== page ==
He started by saying, “Tell me, son – What is it you seek?”
“Success in hurry,” I blurted, “because my future looks bleak!”
“Times are tough.” I continued, with a little regret.
Because what he said next, I will never forget.

“If quick success is what you seek to find,
it’s already been found – and it’s a matter of time.
You say ‘times are tough’ – and now look at this clock.
There’s more to these hands than the tick and the tock.
You see only one hand in motion, but I can see all three.
It’s the way all things work, just take it from me.

The ‘Seconds’ hand moves fast, so it’s easy to spot;
Soon you’ll recognize it’s the seed, to plant in your plot.
Most see ‘small’ as insignificant, but I know it’s the start;
for your very life lives with the small beats of your heart.
If those never started, or continued – Then where would you be?
Nothing’s insignificant, you see – because seeds become trees.
Your seeds are the small actions that you must eagerly take;
the seconds sprout into minutes – the right time to cultivate.

Keep on moving here, because it takes time and vital care;
we all know who won the race of the Tortoise and Hare.
It wasn’t because the Tortoise was slow that he won the race,
he proved, ‘steady’ fares better than any back-breaking pace.
Minutes are the well-formed habits that add-up to become Hours,
just like seeds become buds, and then those become flowers.

This is a tough time for many – in fact, most will quit.
See, our culture has taught that good results must always come quick.
‘If you’re doing it right – you’ll see results right away.’
But, that’s not the way things work – I’m sorry to say.
Cultivation comes before the harvest – It has always been this way!

As the Seconds become Minutes, soon the Hours will begin to pass.
You’re on the track to success, just check your looking glass.
Your looking glass is in your mind’s eye – and only you can see it there,
Look there for your results, or else you’ll begin to look elsewhere.
Consistency with a purpose is what you are after,
and vision for outcomes is what you will master.
The fruit of the harvest, has arrived in your mind,
taste it, and feel it – it’s the best of it’s kind.
Hours and fruit, you’ll have all you need,
Minutes of nourishment, and Seconds of seed.

Although success can’t be hurried, it can be assured.
Don’t be like the others – who’s vision got blurred.
The key to getting started, is to start right away.
Don’t be like the rest – getting started ‘someday’.
Someday never comes, I can say without doubt.
See the tears in my eyes? My time has run out.

Success is not a secret: You have all you need!
It’s your time to get started: Now you are my seed!
You’ve asked for success, and now have the keys in mind,
it’s not about talent, luck, or even hard work – you’ll find;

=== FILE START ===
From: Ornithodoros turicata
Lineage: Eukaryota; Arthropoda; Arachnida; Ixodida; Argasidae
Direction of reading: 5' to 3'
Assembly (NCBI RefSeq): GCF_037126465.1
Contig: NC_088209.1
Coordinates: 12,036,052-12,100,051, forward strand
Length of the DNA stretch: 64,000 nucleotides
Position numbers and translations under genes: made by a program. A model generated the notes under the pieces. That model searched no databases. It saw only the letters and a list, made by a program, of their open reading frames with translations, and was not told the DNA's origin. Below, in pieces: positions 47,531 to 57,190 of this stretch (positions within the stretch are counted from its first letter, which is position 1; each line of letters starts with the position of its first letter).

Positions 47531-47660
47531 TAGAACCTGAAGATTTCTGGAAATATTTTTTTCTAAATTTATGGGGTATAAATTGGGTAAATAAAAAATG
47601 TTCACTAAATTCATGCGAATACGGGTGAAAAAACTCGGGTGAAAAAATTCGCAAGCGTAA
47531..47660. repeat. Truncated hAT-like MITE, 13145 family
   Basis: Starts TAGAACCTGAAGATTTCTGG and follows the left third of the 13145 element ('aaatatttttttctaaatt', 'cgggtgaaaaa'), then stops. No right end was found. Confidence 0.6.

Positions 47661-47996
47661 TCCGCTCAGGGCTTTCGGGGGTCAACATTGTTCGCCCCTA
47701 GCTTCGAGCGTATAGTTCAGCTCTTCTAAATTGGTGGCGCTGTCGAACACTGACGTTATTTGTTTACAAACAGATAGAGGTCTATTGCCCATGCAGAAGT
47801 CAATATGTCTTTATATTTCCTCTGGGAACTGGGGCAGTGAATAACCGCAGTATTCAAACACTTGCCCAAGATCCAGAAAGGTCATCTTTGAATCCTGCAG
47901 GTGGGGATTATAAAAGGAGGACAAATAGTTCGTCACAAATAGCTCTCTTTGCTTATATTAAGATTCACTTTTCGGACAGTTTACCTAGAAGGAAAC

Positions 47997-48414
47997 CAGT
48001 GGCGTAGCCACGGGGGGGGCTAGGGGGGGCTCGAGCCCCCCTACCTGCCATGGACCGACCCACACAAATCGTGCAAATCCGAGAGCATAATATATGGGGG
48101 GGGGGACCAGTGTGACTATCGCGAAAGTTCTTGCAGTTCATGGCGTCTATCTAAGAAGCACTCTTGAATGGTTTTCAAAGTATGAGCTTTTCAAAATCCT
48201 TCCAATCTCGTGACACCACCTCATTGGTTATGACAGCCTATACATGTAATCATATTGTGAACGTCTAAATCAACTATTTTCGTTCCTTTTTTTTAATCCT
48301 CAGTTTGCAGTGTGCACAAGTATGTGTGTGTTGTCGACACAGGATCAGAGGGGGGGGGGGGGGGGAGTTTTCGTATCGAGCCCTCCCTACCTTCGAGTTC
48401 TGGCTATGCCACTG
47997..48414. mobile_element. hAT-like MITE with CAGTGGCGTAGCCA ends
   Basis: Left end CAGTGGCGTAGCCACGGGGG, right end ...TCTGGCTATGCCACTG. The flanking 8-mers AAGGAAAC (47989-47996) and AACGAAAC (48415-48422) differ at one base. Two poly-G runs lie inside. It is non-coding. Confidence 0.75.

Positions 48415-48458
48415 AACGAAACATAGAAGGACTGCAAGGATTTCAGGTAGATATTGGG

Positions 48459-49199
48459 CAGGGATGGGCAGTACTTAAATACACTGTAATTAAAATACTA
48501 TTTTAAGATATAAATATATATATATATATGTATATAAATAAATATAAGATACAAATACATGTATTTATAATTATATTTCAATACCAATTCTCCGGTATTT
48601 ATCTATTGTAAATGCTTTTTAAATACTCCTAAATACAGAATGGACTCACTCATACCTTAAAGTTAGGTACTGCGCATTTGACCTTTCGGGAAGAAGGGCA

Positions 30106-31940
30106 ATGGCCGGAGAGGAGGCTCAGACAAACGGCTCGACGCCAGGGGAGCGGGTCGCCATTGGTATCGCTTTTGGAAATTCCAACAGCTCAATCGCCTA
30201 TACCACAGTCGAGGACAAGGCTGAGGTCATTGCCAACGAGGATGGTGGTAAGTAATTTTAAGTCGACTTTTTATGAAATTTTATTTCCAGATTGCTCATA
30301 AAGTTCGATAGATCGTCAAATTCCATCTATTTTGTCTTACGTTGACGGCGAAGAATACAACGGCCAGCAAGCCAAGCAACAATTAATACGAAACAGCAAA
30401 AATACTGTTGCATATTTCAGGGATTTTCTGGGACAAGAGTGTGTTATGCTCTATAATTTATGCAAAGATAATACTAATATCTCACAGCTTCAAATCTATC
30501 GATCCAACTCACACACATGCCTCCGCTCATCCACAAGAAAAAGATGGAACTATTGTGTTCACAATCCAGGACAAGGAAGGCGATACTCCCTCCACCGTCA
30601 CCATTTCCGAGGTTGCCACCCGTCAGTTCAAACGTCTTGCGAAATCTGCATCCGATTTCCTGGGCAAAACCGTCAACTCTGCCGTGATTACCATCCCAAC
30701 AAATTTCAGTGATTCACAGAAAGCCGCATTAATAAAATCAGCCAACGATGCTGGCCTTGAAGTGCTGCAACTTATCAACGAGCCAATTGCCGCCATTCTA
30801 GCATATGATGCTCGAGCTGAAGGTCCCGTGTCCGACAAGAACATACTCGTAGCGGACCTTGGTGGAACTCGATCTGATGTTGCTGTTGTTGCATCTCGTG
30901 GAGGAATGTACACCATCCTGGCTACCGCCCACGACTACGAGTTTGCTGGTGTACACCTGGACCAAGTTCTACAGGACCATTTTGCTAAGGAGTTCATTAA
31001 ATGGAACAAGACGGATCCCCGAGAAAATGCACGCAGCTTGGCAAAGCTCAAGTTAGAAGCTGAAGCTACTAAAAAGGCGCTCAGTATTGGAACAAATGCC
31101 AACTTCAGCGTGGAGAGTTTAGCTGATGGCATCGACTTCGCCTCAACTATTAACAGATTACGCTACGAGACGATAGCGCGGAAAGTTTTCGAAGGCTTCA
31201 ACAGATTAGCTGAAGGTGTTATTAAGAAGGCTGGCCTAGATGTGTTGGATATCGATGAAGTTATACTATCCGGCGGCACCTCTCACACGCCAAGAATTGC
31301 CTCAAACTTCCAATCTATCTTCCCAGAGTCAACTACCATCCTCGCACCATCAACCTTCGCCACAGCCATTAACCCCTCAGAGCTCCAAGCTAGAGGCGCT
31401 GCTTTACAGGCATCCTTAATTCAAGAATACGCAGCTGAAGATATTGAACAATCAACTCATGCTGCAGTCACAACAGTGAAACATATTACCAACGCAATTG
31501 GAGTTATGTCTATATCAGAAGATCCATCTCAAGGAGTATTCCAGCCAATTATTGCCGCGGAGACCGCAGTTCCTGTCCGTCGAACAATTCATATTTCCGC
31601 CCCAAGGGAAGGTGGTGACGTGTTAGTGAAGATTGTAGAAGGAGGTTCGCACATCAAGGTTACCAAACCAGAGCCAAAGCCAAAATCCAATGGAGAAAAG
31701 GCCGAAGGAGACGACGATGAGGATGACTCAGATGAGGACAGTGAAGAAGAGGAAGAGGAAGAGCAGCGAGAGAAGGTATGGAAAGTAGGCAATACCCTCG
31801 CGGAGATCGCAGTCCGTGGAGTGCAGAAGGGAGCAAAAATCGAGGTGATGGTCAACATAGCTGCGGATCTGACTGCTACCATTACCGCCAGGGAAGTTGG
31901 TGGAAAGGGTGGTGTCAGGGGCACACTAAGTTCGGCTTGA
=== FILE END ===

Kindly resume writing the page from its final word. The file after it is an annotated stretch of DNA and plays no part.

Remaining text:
Success is just a series of simple small steps, repeated in time.”

~ By Tobias Sedillos

If you enjoyed this poem as much as I did – please feel free to share it with your network.

Have fun networking in 2011.

Robyn Henderson

10 questions to know the answers to before your next briefing

November 23, 2010

Have you ever sat in a briefing with a potential client and kicked yourself because you had not done sufficient homework to know the answers to some really key questions?

The days of winging it in briefings are well and truly over in this tight and very competitive market. Recently I shared a pre-briefing checklist with a client – and it might be useful for you too:

Here are the questions I need answers to PRIOR to the briefing:

1. How many people do you know in their organisation and how well do you know them?

2. What do you know about this organisation?

3. Who are your competitors and how long have they been a service provider for this firm?

4. Do you know anyone who has a strategic alliance with XYZ?

5. Can you make contact with them prior to the briefing, and gain some insight into their relationship with XYZ?

6. Is there any way you can refer business to XYZ  in the future?

7. What can you offer that their current service provider cannot?

8. If you were XYZ, what would make you change service providers?

9. Assuming you know the names of the people at the future – briefing, do you know anyone in their network? LinkedIn would be a great tool to track these connections – assuming they are on LinkedIn.

10. What do you know about these individuals? – interests, sponsorships, awards, alliances?

If you know the answers to all 10 questions – well done – you are prepared. If you don’t you might research via their website, their industry’s websites, advanced google, their blogs,  Facebook etc.

The one question you absolutely MUST know the answer to is – NO. 3 who are your competitors and how long have they been service providers? If you don’t know who or what you are competing with – you risk making the wrong offer. Or overlooking something that is key to sealing the deal.

Some readers may think – this is way too much effort with no guarantee of return.  Exactly, and that is why you stand out as a professional service provider when you are prepared.

One of the things you are aiming to create with your research is a trilogy of trust connection. The trust that one person has with another, that is passed on to the third-party. John plays golf with James regularly. You know James through a social contact – he is a great friend of your sister-in-laws and you have socialized with James many times and support his charity projects. John certainly knows James well enough to ask the question – what can you tell me about XYZ?

Let’s hope it’s all good news. When faced with multiple suppliers with similar “deals” – we often look for a stronger connection, something that will set us apart from our competitors – maybe we too support a local sporting team or charity, maybe we are fans of the same sport. The more digging we do, the easier those connections become.

Research is never wasted, file it away in your memory bank or better still your key industry information file and you just never know when you refer to that information in the future.

Happy networking until next time